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NHI project on backburner – a return to sanity

National Health Insurance project on backburner – a return to sanity

It appears that rational thinking is making a slow but sure comeback, judging by a recent Fin24 report summarised in Legalbrief Today:

National Health Insurance (NHI) projects will be put on the back-burner as the Health Department has to reprioritise its budget, Health Minister Aaron Motsoaledi is quoted as saying in a Fin24 report. He said that Treasury had essentially cut back allocations to the Health Department by R9bn since 2015, while state subsidies and medical tax credits for private healthcare users grew by R11bn. Given the reduced budget allocations, the department had to ‘go back to the drawing board’ to decide which treatments to prioritise, he explained.

Having spoken to former Finance Minister Nhlanhla Nene and Treasury DG Dondo Mogajane about the need to improve staff recruitment, it was decided the Health Department would reprioritise monies intended for NHI to recruit more than 2 000 healthcare professionals and purchase beds and linen for hospitals in dire need. The plan to recruit more healthcare workers and buy linen is part of reforms included in the economic stimulus package. Motsoaledi complained that this was ‘not new money’. He said: ‘I would have been happy if it was new money for the stimulus, but it is money which was given for NHI projects, and then you have to delay them, unfortunately.’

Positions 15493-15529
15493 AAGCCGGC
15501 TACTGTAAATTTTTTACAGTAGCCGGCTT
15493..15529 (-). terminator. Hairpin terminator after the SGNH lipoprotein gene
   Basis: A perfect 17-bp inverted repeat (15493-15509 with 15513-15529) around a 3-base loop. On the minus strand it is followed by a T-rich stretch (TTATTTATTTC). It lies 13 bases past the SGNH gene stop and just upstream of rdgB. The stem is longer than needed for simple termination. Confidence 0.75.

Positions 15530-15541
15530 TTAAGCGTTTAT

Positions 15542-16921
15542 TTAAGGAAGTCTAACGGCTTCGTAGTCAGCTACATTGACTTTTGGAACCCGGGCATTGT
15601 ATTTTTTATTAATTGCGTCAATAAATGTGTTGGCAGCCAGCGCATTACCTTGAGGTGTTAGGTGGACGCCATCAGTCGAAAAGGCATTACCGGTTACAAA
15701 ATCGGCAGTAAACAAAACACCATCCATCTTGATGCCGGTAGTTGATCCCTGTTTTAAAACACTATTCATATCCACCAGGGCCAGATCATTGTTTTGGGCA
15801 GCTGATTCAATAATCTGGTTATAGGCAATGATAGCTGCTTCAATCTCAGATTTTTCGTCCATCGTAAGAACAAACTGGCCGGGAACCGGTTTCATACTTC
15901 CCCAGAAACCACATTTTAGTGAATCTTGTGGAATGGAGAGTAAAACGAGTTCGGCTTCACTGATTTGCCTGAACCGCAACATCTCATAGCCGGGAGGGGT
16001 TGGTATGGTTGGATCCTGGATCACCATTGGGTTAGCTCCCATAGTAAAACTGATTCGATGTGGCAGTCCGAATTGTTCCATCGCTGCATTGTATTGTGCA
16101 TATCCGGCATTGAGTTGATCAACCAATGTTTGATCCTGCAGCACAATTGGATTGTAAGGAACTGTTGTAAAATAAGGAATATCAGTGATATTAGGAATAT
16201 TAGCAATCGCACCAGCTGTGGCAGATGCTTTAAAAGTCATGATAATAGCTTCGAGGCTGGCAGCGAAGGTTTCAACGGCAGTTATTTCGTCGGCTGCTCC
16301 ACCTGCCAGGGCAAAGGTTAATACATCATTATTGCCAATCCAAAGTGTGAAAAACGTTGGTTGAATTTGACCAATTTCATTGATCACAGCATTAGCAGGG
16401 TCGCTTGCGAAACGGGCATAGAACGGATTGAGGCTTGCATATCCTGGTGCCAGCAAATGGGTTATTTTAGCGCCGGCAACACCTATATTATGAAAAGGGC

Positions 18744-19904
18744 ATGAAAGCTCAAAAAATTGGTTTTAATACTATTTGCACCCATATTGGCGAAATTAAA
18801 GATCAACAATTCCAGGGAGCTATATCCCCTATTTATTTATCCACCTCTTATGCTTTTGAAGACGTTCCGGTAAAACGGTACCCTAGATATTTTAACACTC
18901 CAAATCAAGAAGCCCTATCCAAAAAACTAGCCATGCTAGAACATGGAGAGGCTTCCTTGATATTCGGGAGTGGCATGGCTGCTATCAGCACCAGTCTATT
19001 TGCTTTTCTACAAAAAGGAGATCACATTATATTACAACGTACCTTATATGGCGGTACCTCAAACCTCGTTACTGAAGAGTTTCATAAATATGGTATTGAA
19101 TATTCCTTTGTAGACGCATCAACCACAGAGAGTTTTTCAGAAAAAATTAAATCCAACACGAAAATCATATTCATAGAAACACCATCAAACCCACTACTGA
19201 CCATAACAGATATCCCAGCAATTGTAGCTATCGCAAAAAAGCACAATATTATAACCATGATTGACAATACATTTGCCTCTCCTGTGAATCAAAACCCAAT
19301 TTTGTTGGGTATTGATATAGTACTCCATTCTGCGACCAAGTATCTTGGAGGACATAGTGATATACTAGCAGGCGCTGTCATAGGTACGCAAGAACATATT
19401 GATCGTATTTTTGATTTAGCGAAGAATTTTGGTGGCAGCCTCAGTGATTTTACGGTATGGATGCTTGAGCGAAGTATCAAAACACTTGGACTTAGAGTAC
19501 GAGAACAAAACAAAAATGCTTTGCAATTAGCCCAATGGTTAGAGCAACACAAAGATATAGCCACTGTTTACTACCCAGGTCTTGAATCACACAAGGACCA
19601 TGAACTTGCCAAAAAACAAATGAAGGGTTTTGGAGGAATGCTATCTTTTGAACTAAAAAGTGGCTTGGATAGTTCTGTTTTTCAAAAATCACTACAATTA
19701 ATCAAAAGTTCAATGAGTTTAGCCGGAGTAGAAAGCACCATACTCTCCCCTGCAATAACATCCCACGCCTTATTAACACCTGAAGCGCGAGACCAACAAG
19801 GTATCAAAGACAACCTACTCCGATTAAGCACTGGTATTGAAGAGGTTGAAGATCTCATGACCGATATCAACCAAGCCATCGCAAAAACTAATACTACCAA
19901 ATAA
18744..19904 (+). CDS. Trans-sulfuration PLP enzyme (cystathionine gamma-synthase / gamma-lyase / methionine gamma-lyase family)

Motsoaledi said that the country was better off if the Health Department kept existing services going, as opposed to taking them away in favour of introducing new services in line with NHI.

Now does that not make much more sense than trying to erect a huge construction on decaying foundations? Perhaps they should also consider establishing the causes of the rot before effecting these changes? History has taught us that those who pillage state resources will be delighted at the prospect of new foraging opportunities. Who knows whether the reestablishment of state hospitals to its former adequate functioning status may not alleviate the need for the NHI in its totality?

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